Each year the Irish Prime Minister (An Taoiseach) visits the White House on or around St. Patrick's Day for what has become known as the Shamrock Ceremony, where he presents a Waterford Crystal bowl filled with shamrock to the President of the United States in recognition of the two countries special bond. The official exchange and photo op is joyfully followed by a festive reception for guests at the White House. The festivities actually begin much earlier in the day with a sit down St. Patrick's Day lunch. This tradition began, on a much smaller scale, during the Truman administration when, in 1952, the Irish Ambassador to the US John Hearne dropped off a box of shamrock plant to the White House. Ironically President Truman was not home at the time but rather on vacation.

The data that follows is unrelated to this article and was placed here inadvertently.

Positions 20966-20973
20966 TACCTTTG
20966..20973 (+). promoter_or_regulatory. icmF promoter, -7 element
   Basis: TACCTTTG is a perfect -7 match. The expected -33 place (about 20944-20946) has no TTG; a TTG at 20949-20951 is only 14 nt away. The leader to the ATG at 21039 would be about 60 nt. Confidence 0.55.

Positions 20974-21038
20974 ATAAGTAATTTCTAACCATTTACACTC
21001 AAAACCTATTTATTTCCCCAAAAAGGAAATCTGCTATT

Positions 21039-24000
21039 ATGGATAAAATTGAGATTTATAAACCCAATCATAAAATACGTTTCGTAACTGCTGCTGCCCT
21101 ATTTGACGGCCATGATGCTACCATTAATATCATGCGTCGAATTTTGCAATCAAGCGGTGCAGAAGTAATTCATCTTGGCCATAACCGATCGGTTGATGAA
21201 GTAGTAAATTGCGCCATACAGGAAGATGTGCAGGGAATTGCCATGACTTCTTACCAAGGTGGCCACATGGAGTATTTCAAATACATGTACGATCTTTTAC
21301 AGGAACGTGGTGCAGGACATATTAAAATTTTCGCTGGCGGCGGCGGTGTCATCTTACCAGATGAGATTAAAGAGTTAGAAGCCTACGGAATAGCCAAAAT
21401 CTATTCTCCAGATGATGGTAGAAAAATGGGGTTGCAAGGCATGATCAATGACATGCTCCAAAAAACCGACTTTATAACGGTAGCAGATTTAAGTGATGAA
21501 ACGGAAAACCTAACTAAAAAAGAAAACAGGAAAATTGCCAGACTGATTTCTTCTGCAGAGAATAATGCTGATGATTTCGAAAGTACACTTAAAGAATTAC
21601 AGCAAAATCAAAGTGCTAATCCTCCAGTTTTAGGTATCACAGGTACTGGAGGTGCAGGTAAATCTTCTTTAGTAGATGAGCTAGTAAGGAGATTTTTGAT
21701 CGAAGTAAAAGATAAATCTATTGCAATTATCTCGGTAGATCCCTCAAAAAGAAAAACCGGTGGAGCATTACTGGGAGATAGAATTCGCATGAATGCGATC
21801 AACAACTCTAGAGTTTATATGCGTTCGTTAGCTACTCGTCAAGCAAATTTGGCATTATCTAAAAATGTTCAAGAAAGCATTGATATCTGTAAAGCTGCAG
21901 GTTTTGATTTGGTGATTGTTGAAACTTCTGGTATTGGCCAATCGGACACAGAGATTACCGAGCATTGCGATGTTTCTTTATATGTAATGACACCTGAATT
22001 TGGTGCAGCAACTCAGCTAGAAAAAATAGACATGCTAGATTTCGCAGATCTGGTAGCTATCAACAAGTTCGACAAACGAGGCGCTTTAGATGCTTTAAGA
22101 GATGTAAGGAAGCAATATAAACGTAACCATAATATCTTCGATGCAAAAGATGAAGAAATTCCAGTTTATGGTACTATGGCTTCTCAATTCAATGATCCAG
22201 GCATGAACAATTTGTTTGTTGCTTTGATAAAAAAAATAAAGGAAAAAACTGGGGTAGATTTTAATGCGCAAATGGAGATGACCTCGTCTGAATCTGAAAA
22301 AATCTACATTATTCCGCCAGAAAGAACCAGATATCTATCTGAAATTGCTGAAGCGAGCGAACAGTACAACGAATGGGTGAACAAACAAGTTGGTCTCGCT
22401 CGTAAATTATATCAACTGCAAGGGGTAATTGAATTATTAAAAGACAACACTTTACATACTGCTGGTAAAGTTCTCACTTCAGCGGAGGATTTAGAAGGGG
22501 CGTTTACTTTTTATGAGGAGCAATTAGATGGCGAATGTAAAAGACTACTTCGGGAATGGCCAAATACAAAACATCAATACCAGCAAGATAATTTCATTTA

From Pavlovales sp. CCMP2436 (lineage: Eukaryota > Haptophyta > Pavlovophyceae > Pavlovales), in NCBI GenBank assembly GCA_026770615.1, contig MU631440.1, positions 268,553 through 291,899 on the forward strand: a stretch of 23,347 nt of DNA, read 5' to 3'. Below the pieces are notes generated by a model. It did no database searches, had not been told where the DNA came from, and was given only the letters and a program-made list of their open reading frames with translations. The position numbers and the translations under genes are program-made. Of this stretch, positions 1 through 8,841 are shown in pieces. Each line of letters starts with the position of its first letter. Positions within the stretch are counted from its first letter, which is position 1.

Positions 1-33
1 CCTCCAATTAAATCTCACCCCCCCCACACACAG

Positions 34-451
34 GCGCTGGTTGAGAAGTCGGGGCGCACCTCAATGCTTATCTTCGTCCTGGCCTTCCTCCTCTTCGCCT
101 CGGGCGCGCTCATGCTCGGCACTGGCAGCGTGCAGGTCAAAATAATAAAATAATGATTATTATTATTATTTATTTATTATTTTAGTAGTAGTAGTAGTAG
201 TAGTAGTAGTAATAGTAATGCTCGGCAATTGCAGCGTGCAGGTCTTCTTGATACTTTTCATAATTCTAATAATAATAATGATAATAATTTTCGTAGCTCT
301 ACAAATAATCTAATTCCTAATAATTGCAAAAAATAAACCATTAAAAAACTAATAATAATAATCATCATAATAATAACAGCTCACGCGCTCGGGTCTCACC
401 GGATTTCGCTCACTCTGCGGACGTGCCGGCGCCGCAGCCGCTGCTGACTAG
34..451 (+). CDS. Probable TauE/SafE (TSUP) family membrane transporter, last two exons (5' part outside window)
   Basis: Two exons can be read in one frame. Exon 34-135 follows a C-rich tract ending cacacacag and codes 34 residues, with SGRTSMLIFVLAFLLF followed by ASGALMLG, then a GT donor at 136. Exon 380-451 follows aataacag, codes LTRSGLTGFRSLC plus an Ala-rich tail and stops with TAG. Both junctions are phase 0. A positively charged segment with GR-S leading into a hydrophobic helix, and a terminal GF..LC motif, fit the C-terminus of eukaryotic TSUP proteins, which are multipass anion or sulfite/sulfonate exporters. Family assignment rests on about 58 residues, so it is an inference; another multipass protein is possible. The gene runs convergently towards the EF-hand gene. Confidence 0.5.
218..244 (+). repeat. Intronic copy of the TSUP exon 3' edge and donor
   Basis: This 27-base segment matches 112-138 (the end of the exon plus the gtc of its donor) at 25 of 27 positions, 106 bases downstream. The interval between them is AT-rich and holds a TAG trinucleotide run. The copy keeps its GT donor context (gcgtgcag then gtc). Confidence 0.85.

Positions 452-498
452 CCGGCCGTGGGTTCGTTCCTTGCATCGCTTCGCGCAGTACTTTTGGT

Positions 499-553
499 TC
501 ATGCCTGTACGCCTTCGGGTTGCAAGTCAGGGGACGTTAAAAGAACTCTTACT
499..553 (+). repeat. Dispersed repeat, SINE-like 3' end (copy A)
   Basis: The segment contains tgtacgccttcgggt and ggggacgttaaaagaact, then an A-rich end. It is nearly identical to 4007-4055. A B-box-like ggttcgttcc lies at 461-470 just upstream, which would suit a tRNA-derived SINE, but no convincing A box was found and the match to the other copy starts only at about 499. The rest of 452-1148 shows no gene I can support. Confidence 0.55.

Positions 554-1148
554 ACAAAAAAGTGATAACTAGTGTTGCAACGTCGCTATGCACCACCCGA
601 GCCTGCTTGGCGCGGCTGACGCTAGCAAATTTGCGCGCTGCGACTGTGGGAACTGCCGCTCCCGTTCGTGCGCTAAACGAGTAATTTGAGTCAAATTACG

So what's all the fuss about?
To answer that question we need to go back to the founding of the countries. Anyone who has read modern history would have little choice but to appreciate the strong connection between the US and Ireland. A few notables:
- Of the 56 signers of the Declaration of Independence eight (8) were Irish Americans, three (3) of whom were Irish born - James Smith, George Taylor and Matthew Thornton.
- Many Irish fought and died in the American Civil War.
- The Irish Proclamation of Independence (Easter Proclamation) of April 24, 1916 specifically mentions America in its text: